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Former SSA Employee Pleads Guilty to Identity Theft

September 20, 2013

Office Affiliation: The Office of Investigations

 A former assistant district manager for the Social Security Administration in Rhode Island agreed to plead guilty to stealing a Coventry’s man identity and selling his stock certificates.

Randolph Hurst, 50, of West Warwick filed a plea agreement on Wednesday that stated he will plead guilty to one count each of aggravated identity theft, transportation of stolen securities and tax evasion, as well as two counts of mail fraud.

According to court documents, Hurst allegedly stole a Coventry man’s identity, and used it to sell more than $160,000 worth of stock certificates belonging to the victim. The victim claims he never authorized the deposit of the stock certificates, and that he had not endorsed the stocks.

Co-defendant Justin Silveira of Coventry, agreed to plead guilty to two counts of perjury and one count of obstruction of justice. Officials believe Silveira lied to a jury which which was investigating the case.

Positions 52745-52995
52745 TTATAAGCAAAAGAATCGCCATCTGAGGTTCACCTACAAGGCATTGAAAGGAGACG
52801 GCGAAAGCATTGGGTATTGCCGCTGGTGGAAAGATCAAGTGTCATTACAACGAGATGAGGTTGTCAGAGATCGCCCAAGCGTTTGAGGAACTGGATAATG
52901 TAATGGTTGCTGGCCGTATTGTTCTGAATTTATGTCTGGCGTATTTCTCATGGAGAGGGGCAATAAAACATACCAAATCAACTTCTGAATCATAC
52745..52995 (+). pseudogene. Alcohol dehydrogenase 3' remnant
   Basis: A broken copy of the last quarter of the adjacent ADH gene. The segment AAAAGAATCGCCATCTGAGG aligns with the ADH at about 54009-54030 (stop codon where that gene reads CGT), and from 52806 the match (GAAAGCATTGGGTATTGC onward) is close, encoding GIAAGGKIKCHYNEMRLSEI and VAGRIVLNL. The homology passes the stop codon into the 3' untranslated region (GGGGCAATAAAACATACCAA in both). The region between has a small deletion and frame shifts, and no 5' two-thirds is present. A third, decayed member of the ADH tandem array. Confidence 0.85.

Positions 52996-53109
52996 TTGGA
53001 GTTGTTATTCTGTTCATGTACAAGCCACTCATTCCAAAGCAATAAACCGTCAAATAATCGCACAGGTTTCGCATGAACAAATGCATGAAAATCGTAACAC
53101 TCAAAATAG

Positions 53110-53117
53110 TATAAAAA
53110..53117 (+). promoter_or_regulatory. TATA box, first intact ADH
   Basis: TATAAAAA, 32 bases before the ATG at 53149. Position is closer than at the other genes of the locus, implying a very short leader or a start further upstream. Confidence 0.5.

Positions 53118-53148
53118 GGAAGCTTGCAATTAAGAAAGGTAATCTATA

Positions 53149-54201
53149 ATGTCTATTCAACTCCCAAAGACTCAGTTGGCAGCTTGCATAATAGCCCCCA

Officials believe Hurst and his wife spent the proceeds of the sale of stock, totaling over $160,000, on person items and expenses.

If convicted, Hurst faces up to ten years in federal prison and a fine up to 250,000 for the crimes. A former assistant district manager for the Social Security Administration in Rhode Island agreed to plead guilty to stealing a Coventry’s man identity and selling his stock certificates.

Randolph Hurst, 50, of West Warwick filed a plea agreement on Wednesday that stated he will plead guilty to one count each of aggravated identity theft, transportation of stolen securities and tax evasion, as well as two counts of mail fraud.

According to court documents, Hurst allegedly stole a Coventry man’s identity, and used it to sell more than $160,000 worth of stock certificates belonging to the victim. The victim claims he never authorized the deposit of the stock certificates, and that he had not endorsed the stocks.

Co-defendant Justin Silveira of Coventry, agreed to plead guilty to two counts of perjury and one count of obstruction of justice. Officials believe Silveira lied to a jury which which was investigating the case.

Officials believe Hurst and his wife spent the proceeds of the sale of stock, totaling over $160,000, on person items and expenses.

If convicted, Hurst faces up to ten years in federal prison and a fine up to 250,000 for the crimes.

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